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Sand colic is the result of the building up of sand in the intestinal tract of the horse. There can be as much as 150 pounds of sand lying in the bottom of the horse's belly.
The pain from sand is caused primarily by two methods. The sand presses on the bottom of the intestine, preventing blood from entering the area (Just like when you press on your fingernail, the pinkness (blood) goes away). This causes the long term, low grade pain that can cause a horse to eat poorly without ever really acting colicky. You know how it feels to not get enough blood to an area if you have ever tied a rubber band around a finger for very long.
the sand can build up to the point that
it totally blocks a loop of intestine. At this point, the horse becomes very
painful from the buildup of hay and water in front of the blockage. Once this
pressure builds to
COLIC IS PREVENTABLE
Prevention of sand intake sounds simple, but often heroic efforts are fruitless. Horses eat sand whenever there is sand below where they eat. If they are fed in feeders that are not big enough for them to spread out the feed, they will pull the feed out and put it where it can be spread out, usually on the ground.
Horses lick their lips between nearly every bite of hay. If the horses eat off the ground, every time these wet lips touch the ground, the dirt will stick to the lips and be consumed with the next mouthful of hay. Some horses simply must vacuum up every last morsel of hay and in doing so, they also vacuum up quite a quantity of sand. Horses in pasture that pull up the grass, roots and all, get a mouthful of dirt with the roots.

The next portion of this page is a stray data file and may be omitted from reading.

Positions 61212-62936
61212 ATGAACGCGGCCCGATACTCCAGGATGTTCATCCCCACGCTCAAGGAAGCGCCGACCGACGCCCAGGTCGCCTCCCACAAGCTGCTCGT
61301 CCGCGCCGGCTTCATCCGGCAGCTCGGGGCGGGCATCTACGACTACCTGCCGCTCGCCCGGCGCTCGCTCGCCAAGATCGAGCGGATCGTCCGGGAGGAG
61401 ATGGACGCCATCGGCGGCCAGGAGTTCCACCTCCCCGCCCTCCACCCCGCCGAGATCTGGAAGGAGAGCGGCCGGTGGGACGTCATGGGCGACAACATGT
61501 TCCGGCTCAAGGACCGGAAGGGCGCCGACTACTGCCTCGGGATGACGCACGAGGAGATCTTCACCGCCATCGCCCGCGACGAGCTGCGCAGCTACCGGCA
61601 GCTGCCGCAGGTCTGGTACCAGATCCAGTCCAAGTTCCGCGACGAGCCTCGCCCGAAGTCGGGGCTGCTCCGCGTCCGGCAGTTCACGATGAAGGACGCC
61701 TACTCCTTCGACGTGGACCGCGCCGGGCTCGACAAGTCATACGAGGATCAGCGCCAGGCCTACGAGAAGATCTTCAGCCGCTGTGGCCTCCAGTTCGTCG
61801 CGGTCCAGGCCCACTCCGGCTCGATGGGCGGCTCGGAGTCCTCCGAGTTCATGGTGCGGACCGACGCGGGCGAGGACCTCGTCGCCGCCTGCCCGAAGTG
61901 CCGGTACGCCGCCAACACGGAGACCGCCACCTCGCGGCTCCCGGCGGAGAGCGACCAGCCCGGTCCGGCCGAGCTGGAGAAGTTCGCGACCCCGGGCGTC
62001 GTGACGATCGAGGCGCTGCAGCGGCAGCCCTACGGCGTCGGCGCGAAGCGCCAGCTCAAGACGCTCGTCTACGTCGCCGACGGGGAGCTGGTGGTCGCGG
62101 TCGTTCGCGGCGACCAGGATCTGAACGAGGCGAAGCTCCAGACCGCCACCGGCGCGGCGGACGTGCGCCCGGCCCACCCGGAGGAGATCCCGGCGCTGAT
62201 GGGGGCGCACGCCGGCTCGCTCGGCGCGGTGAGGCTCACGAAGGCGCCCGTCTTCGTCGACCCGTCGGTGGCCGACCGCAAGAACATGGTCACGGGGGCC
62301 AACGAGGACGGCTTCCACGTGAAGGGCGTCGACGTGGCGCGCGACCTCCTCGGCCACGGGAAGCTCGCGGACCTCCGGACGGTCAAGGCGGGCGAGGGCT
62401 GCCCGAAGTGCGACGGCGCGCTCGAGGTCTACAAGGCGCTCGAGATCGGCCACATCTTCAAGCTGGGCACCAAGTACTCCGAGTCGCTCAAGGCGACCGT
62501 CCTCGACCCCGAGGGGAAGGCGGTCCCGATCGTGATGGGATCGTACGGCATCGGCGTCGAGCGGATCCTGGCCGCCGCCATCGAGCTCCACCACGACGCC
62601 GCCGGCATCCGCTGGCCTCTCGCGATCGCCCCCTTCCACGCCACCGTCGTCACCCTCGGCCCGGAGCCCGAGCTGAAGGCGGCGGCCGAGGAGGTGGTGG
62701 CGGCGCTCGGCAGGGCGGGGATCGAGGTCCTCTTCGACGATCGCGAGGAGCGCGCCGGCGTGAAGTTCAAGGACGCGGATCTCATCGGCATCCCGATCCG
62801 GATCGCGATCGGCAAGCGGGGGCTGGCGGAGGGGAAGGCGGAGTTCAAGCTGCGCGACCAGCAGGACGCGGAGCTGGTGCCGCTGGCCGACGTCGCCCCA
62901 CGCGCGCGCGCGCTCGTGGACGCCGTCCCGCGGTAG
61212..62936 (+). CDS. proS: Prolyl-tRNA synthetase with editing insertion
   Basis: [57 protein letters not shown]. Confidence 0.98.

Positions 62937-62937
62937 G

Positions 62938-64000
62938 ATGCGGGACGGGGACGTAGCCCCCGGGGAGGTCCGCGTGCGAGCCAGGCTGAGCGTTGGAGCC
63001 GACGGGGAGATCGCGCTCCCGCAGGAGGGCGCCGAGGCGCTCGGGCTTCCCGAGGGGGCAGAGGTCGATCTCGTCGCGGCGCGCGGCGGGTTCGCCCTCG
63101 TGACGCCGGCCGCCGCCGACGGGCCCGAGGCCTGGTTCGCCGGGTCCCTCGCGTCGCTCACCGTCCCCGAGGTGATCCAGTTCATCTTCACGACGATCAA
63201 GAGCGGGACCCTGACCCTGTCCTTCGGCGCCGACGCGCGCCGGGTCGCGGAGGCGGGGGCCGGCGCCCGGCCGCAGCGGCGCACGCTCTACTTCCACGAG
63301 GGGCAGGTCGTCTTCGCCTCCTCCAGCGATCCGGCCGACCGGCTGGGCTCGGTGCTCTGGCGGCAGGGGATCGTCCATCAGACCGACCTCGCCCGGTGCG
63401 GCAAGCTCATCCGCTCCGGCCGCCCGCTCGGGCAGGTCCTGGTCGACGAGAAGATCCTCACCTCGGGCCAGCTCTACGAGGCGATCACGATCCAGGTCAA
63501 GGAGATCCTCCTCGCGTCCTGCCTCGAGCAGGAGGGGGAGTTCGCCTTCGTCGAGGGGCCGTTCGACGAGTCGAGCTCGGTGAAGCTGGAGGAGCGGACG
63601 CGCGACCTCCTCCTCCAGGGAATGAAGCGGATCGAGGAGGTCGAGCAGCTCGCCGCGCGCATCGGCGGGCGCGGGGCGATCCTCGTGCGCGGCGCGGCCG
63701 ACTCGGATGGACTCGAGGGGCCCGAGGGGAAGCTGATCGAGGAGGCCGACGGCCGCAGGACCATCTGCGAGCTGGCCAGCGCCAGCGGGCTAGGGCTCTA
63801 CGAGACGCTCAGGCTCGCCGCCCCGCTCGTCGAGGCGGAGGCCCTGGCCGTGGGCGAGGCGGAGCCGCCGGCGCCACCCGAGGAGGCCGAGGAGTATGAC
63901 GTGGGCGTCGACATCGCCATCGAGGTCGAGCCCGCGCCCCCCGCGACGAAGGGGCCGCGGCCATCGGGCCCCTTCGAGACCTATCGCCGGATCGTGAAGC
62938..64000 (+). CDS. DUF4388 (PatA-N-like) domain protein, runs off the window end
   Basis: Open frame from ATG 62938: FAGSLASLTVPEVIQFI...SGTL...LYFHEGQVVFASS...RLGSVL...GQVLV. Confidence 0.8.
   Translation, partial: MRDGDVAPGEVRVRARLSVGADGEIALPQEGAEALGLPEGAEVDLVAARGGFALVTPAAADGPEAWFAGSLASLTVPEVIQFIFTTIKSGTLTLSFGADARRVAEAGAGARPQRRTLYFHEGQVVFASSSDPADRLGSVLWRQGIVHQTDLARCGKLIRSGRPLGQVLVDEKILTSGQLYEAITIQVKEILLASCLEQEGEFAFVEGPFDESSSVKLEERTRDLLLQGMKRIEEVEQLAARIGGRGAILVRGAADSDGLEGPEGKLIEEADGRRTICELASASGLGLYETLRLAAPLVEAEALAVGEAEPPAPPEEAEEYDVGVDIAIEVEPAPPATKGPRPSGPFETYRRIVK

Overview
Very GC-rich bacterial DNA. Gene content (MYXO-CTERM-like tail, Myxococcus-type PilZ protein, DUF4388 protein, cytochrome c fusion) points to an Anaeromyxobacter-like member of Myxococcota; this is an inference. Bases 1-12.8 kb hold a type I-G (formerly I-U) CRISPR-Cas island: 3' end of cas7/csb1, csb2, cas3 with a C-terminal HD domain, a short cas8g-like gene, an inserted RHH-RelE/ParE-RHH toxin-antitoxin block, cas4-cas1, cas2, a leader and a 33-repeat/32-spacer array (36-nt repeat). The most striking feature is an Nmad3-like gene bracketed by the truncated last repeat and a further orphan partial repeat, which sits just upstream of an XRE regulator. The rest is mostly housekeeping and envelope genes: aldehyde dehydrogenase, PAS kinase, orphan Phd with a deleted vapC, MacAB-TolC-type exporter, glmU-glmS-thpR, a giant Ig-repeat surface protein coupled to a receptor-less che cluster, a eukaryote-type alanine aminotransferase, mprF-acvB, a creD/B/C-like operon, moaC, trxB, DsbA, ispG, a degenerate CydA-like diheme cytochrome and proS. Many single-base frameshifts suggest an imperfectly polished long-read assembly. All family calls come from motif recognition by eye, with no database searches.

Young horses all seem to go through a stage, as do people, dogs, and many other domesticated species, where they feel that they need to eat dirt, often by the handful. This behavior in young is normal and you cannot stop the desire until they outgrow it.
The overt eating of dirt in adult horses is not normal. It is often found that there is some form of deficiency in the adult's diet. The mose common is the lack of salt or other mineral deficiency. Stress and boredom can also drive an adult horse to eat dirt.
After exercise, feeds play the next major role in moving the sand out. Concentrates such as grains and vitamin supplements do nothing to remove sand. Roughages such as alfalfa, timothy, coastal, and other hays are the traditional source of fiber for horses. Hay alone can move through a small amount of sand just fine.
Bran (Red Flakey Wheat Chaff) can be added to the diet to help with the sand problem. Keep in mind that bran is high in Calcium and low in Phosphorus and as such must be used in moderation unless feeding alfalfa as the primary roughage. Bran has also been implicated in a few articles as increasing the incidence of the enteroliths (horse pearls, intestinal stones, rocks).
is the best feed stuff known for the prevention of sand colic. Psyllium cannot
cause enteroliths. It
Many horse owners feed oil to their horses. Most do it for the nutritional benefit (increased weight, shinier coat, etc.). Some mistakenly belive that it will help move through sand. Plant oils (vegetable, corn, safflower, etc.) are digested and absorbed long before they get to the sand. They do not lubricate the digestive tract. Mineral oil (liquid paraffin) is not digested or absorbed. It tastes terrible to most horses. Horses will not voluntarily eat mineral oil. Mineral oil does help loosed up tightly bound sand, but it does not move it out as well as psyllium.
OF SAND COLIC